I do like the bigness and smallness angle though--and I can see how that would play in.

  12. Cool story. Just got into a discussion about the infinite universe with facebook friends today.

    I too had just left the Mormon church when I began university. I studied psychology and when I came across a little bit of knowledge about "cognitive dissonance" I turned agnostic.

    I looked up Einstein on the web and twisted one of his quotes that made it seem like he believed in an after life. If Einstein could still believe, so could I.

    Thank "god" I got over that and am now happily atheist. I don't need a book (the bible) to tell me how to behave, or how to feel compassion for others.

  13. To momto8: That idea is called, "Argument from beauty". I see flower. Flower is pretty. There is a God. This, however, is countered from the opposite side of that coin - "Argument from ugliness". Or, Argument from murder, suffering, poverty, death, etc...". I see unimaginable levels of death, pain and suffering in the world. I see murder. I see starvation. I see priests raping children. I see genocide. There is no God or Gods. The opposite side of that coin puts the lie to much of what religion says about a "loving, caring God". The truth is, neither of these arguments is proof FOR or AGAINST the existence of a God or Gods. In fact, I would like to point out the irony that many of those "pretty flowers" got to be that way due to many generations of humans "fiddling" with their nature using what we know from studying natural selection, evolution, biology and many other fields of science.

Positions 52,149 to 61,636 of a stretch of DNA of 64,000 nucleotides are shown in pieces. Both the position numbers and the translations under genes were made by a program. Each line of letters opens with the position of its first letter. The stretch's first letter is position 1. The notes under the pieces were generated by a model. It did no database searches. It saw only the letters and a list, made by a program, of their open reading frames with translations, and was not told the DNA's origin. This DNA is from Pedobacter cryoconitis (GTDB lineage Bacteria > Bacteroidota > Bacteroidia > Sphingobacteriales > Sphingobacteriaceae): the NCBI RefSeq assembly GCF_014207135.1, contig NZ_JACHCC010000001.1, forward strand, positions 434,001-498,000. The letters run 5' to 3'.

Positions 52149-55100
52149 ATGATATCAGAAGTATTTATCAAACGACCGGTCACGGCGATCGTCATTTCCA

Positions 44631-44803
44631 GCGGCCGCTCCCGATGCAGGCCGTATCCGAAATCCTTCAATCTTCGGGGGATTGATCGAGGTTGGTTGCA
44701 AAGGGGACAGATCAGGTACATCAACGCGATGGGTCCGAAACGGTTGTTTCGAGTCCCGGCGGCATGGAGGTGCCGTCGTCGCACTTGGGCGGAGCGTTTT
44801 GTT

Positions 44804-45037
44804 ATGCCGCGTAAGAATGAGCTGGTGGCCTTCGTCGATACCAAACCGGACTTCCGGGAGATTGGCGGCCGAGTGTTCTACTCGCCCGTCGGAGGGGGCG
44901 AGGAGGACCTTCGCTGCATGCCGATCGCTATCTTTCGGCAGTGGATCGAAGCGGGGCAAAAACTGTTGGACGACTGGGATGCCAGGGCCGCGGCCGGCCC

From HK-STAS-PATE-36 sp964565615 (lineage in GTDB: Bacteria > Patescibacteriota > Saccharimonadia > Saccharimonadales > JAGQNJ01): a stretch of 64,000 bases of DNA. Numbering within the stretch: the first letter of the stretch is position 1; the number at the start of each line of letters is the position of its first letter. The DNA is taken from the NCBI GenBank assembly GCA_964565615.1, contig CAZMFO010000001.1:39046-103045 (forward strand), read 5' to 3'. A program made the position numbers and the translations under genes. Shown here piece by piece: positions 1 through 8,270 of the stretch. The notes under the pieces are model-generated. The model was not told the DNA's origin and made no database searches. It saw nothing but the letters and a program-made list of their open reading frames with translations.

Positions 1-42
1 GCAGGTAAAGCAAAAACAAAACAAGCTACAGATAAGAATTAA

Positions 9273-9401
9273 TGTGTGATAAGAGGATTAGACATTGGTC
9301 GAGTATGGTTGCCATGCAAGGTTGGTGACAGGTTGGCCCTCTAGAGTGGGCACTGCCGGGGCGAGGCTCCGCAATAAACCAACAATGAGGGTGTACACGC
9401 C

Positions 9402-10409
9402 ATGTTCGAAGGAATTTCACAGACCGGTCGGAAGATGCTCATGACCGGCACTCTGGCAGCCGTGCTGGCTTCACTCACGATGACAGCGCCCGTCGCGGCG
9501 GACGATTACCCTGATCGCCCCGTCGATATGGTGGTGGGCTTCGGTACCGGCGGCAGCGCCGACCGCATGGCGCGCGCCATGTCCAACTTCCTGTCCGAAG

True Story.

    I would say look at the big picture, at the whole - and not through rose colored glasses.

    Thank you for your comment.

  14. Interesting. Astronomy made me less religious but more spiritual. Most people think you need to be religious to be spiritual, but I don't believe this. God isn't a Judaic/Christian old man with a white beard. As Joseph Campbell says, God is a manifestation of the great forces at play in the universe. God is an abstraction.

  15. James- It's interesting to hear about your journey and I look foward to Part 3. I believe in a lot of things. I do believe in God, in science AND in the unknown that we'll never figure out.

  16. I read this and the previous post. I'm interested to hear the rest of the story.